So, too, for surveillance. Immediately following the Snowden revelations in the late spring of 2013, Obama appointed the President’s Review Group on Intelligence and Communications Technologies, five experts in national security and the law, to review two of the NSA programs that had been exposed. Their report revealed that the bulk telephone metadata collection under the Patriot Act simply did not work. It had provided neither actionable information nor aid in thwarting up terror plots. Another report issued by the Privacy and Civil Liberties Oversight Board, a post-9/11 government group mandated to “review and analyze actions the executive branch takes to protect the nation from terrorism,” similarly found that the program was thoroughly ineffective. It concluded: “Based on the information provided to the Board, including classified briefings and documentation, we have not identified a single instance involving a threat to the United States in which the program made a concrete difference in the outcome of a counterterrorism investigation.”
In other words, like the torture program, the metadata one simply didn’t perform as advertised in preventing terror attacks. Those very governmental excesses that human rights and civil liberties advocates identified as extralegal, unconstitutional, and outside the bounds of international human rights law were also programs that just didn’t work as security measures — and this, not government overreach, was the crucial factor in bringing each of them to an end.
That the conclusions of the experts (and the officials listening to them) coincided with the recommendations of civil libertarians, who had opposed the policies all along, made the decisions look far more like human rights victories than they were.
There’s a lesson in all this that should be given some thought. When civil libertarians defend their side of the liberty-security debate, they usually claim that liberties are just as important as security. Perhaps what they should be saying is that protecting our liberties means ensuring our safety; that surveilling everyone produces more but not better information and is not a national security measure; and that the informed interrogation of prisoners who have rights, including the right to a fair trial, is not only more consonant with the American way, but more effective than secret prisons and physical abuse.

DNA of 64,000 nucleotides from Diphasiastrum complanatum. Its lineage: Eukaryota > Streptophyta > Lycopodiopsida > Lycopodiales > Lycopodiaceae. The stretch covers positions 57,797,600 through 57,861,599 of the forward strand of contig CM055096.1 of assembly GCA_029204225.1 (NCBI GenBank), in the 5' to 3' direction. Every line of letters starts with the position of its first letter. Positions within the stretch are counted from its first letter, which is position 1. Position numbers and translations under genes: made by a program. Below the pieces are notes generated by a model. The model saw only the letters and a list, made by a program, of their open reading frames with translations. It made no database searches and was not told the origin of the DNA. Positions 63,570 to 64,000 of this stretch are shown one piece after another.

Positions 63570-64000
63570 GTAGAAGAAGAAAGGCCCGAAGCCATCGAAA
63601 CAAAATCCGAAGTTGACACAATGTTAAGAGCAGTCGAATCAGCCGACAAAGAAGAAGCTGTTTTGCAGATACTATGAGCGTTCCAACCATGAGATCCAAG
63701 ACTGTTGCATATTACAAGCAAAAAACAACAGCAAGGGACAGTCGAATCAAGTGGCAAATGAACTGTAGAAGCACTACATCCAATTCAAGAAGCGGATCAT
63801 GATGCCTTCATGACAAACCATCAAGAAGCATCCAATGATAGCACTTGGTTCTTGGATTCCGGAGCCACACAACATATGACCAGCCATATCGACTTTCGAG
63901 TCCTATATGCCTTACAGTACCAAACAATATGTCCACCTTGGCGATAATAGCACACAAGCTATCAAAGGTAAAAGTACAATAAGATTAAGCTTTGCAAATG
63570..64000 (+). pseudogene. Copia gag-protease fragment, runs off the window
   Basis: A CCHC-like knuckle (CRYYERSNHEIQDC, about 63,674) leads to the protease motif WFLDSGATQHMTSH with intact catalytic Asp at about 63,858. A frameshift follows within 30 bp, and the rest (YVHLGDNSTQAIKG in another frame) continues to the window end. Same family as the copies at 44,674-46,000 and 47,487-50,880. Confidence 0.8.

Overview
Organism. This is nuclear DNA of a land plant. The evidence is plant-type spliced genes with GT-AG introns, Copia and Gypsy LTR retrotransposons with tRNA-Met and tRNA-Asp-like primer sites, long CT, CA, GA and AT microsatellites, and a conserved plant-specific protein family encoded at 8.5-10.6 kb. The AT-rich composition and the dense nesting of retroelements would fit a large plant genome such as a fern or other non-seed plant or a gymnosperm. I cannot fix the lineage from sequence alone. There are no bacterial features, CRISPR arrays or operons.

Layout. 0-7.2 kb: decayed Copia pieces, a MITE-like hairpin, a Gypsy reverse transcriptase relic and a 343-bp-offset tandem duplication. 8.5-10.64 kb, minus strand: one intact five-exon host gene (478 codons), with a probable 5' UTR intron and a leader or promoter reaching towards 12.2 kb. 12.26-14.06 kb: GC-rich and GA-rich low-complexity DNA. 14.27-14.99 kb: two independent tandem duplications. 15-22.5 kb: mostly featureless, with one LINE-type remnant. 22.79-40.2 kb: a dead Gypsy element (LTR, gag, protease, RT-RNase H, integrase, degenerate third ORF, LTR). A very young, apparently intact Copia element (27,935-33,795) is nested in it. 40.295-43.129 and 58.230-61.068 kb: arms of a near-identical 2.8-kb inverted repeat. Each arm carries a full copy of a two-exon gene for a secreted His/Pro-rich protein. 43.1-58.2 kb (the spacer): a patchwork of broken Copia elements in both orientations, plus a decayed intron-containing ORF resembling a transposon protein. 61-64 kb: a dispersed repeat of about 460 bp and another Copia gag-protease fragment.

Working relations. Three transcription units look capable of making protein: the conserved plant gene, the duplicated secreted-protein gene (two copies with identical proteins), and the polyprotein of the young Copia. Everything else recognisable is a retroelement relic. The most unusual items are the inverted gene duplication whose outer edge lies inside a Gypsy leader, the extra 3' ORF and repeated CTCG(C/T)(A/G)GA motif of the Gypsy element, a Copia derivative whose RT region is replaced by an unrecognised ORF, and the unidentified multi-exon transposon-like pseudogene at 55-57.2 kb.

The kinds of policies that the U.S. developed after 9/11, and that former Bush officials and others are still demanding back, were clear expressions of fear and a lack of confidence in the traits that America had prided itself on since its inception. It should by now be far clearer that needing to know everything to know something is a sign of weakness, not strength; that needing to be a bully instead of a smart operative is a sign of insecurity, not security.
It’s been 15 years since 9/11 and yet few have noticed the obvious. Where the power of the national security state has been curtailed, it’s been for a simple enough reason: undeniable ineffectiveness. Put another way, the biggest lesson of 9/11 has yet to be learned. It’s a curious fact that what’s actually lawful and mindful of liberty has turned out to be what also makes us more secure against our enemies. In these years, safety and liberty have been anything but incompatible, even if few are saying that.
What should be seen as incompatible with liberty and safety is the overreach of the state in the name of ensuring both of them. It was that overreach, not our liberties, which made us less secure. So let’s note it carefully: the Founding Fathers were right and the Bush administration, its Justice Department memos, and more recently, the candidate who has called for ever more extreme measures, supposedly to protect us and our country, will only endanger us further. Let’s take this lesson to heart: liberty is security for Americans.
Karen J. Greenberg, a TomDispatch regular, is the director of the Center on National Security at Fordham Law School and author of The Least Worst Place: Guantánamo’s First 100 Days. Her latest book is Rogue Justice: The Making of the Security State. Andrew Dalack contributed to this article.
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Copyright 2016 Karen J. Greenberg